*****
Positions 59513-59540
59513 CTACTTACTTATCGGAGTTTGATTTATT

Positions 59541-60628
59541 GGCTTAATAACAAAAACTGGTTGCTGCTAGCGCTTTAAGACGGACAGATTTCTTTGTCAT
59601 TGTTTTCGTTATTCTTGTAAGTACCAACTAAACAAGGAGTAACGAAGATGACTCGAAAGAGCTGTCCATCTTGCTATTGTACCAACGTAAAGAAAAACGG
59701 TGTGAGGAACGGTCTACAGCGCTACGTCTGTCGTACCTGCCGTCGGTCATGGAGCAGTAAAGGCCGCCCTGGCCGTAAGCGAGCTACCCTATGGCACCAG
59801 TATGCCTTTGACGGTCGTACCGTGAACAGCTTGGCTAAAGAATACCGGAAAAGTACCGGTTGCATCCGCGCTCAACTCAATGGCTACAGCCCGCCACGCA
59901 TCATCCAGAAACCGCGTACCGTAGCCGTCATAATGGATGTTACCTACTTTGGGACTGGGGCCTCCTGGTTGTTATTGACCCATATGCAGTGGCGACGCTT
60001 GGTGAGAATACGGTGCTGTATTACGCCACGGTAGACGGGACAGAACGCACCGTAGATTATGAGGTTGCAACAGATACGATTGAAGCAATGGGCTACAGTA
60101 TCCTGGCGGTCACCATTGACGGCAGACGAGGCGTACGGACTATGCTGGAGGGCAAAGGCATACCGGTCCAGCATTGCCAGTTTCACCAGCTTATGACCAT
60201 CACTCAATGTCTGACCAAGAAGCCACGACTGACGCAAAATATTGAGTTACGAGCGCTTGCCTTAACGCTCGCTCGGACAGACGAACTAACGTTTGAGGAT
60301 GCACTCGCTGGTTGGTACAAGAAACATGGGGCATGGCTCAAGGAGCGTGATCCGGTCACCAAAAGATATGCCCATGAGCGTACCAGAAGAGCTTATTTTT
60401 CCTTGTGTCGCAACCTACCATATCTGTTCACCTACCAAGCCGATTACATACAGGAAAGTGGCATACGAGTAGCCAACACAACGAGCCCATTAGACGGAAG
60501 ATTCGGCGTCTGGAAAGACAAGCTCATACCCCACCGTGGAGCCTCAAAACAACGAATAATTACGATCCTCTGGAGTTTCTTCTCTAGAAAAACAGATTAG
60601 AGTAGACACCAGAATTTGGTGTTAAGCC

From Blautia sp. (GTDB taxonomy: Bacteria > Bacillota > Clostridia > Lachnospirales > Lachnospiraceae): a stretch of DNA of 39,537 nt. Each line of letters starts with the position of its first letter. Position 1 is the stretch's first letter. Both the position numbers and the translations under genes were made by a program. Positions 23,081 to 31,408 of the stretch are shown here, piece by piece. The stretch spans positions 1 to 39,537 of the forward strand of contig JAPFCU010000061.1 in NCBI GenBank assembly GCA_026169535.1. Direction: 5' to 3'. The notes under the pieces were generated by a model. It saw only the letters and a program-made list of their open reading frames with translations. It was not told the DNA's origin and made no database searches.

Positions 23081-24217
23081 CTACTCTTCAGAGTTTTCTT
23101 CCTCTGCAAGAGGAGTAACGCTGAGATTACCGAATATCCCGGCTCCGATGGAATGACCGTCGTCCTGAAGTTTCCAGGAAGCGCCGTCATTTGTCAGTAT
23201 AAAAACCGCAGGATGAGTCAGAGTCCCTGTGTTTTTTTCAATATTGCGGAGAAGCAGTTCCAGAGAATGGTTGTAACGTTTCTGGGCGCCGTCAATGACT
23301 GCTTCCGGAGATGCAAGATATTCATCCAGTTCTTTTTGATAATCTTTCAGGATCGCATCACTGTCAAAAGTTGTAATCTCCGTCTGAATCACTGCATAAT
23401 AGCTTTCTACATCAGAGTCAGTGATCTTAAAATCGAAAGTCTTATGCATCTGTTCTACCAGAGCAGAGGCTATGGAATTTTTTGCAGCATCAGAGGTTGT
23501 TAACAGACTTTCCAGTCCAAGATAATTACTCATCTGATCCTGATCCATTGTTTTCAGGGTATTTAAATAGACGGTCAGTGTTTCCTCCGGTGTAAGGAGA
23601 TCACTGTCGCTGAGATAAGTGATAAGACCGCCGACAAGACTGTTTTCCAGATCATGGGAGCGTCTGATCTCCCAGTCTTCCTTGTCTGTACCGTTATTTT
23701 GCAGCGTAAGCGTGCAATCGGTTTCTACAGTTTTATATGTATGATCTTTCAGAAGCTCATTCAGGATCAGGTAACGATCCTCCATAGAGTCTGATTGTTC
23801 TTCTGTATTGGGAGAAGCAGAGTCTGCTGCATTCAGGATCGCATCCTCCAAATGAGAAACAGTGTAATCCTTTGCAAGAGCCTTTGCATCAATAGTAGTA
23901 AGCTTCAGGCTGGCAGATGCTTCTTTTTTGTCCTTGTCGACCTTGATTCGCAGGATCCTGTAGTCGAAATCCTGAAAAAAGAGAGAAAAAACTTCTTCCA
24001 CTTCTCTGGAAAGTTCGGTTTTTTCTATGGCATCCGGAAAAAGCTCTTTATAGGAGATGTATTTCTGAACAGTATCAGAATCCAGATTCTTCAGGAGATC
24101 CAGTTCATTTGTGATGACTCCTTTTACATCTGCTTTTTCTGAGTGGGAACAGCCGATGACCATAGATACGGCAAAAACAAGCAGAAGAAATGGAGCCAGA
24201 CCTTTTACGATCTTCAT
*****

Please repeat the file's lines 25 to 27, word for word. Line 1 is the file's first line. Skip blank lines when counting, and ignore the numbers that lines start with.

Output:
23701 GCAGCGTAAGCGTGCAATCGGTTTCTACAGTTTTATATGTATGATCTTTCAGAAGCTCATTCAGGATCAGGTAACGATCCTCCATAGAGTCTGATTGTTC
23801 TTCTGTATTGGGAGAAGCAGAGTCTGCTGCATTCAGGATCGCATCCTCCAAATGAGAAACAGTGTAATCCTTTGCAAGAGCCTTTGCATCAATAGTAGTA
23901 AGCTTCAGGCTGGCAGATGCTTCTTTTTTGTCCTTGTCGACCTTGATTCGCAGGATCCTGTAGTCGAAATCCTGAAAAAAGAGAGAAAAAACTTCTTCCA